HomePolitics2022 midterm election spending set to break record

2022 midterm election spending set to break record

The US Capitol in Washington, DC, on September 14, 2022.

Stefani Reynolds | AFP | Getty Images

The 2022 elections are expected to cost over $16.7 billion, making them the most expensive midterms ever, according to a new study by the nonpartisan OpenSecrets.

The massive sum, released Thursday in the campaign finance watchdog’s final spending analysis for the cycle, encompasses spending in both federal and state races. Election Day is Tuesday.

“No other midterm election has seen as much money at the state and federal levels as the 2022 elections,” said Sheila Krumholz, OpenSecrets’ executive director. “We’re seeing record-breaking totals spent on elections up and down the ballot.”

The fight for control of the House and Senate in particular saw massive spending, according to the OpenSecrets data. Republicans hope to win back control of both chambers for the final two years of President Joe Biden’s first term.

Democrats hold control of the evenly split Senate, with Vice President Kamala Harris as the tie-breaking vote. The most expensive Senate races include Pennsylvania, Georgia, Arizona and Ohio, according to the data.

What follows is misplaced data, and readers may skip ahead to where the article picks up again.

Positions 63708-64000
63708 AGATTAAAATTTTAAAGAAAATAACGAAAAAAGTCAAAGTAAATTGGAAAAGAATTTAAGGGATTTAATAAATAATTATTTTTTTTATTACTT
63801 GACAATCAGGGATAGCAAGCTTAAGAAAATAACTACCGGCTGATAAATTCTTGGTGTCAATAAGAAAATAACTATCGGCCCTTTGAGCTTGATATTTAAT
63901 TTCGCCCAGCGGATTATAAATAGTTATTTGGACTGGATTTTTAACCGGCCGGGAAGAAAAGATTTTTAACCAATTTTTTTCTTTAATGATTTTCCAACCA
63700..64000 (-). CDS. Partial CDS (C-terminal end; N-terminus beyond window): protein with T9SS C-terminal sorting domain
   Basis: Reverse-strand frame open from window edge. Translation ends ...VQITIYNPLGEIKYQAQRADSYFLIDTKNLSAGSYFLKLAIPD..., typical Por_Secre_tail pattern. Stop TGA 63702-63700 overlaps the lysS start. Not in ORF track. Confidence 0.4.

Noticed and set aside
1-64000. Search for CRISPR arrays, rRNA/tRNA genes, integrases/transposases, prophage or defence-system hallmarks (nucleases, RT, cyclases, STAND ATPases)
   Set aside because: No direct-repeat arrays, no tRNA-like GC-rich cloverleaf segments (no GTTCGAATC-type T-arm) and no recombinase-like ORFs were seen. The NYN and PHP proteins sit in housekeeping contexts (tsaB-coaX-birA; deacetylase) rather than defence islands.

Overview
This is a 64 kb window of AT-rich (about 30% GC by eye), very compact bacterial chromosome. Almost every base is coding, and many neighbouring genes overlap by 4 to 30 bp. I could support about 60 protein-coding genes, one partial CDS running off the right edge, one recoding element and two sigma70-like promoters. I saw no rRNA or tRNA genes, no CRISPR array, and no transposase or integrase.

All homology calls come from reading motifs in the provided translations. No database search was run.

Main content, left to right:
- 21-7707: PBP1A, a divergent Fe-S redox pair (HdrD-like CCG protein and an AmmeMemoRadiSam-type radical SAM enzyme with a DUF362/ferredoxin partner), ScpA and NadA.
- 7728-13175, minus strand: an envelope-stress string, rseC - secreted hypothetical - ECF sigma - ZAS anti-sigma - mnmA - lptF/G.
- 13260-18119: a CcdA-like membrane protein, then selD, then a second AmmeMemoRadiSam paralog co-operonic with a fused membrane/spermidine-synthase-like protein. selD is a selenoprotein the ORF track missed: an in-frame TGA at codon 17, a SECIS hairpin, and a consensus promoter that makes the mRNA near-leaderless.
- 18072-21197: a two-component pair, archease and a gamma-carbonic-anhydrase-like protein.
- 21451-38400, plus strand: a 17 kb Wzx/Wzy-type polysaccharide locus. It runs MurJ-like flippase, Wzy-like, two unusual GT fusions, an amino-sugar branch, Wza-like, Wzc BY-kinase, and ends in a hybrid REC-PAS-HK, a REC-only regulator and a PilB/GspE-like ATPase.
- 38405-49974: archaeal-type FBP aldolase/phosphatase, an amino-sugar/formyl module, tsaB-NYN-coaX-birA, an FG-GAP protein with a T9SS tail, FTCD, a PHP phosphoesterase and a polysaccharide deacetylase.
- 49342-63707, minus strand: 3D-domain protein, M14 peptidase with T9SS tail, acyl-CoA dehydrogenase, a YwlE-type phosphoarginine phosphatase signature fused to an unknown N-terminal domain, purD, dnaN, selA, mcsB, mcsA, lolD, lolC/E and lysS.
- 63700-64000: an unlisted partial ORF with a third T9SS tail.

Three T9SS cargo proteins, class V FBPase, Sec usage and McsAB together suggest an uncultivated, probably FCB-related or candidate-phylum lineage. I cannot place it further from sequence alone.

Democrats also control the House with an eight-seat advantage. But the GOP is favored to flip control of the chamber.

Outside groups spent about $1.9 billion to influence federal elections through Oct. 31, blowing past the 2018 midterm outside spending record of $1.6 billion, adjusted for inflation. The biggest outside spenders are super PACs aligned with Republican and Democratic congressional leadership.

Two Republican political action committees have led the way in outside spending for federal races.

The Senate Leadership Fund, a super PAC aligned with Senate Minority Leader Mitch McConnell, R-Ky., has poured over $205 million into the midterms while backing Republicans running for Senate. The Congressional Leadership Fund, a hybrid PAC supported by House GOP leaders, has spent more than $188 million.

State candidates, party committees and ballot-measure committees are projected to raise $7.8 billion, according to the new data.



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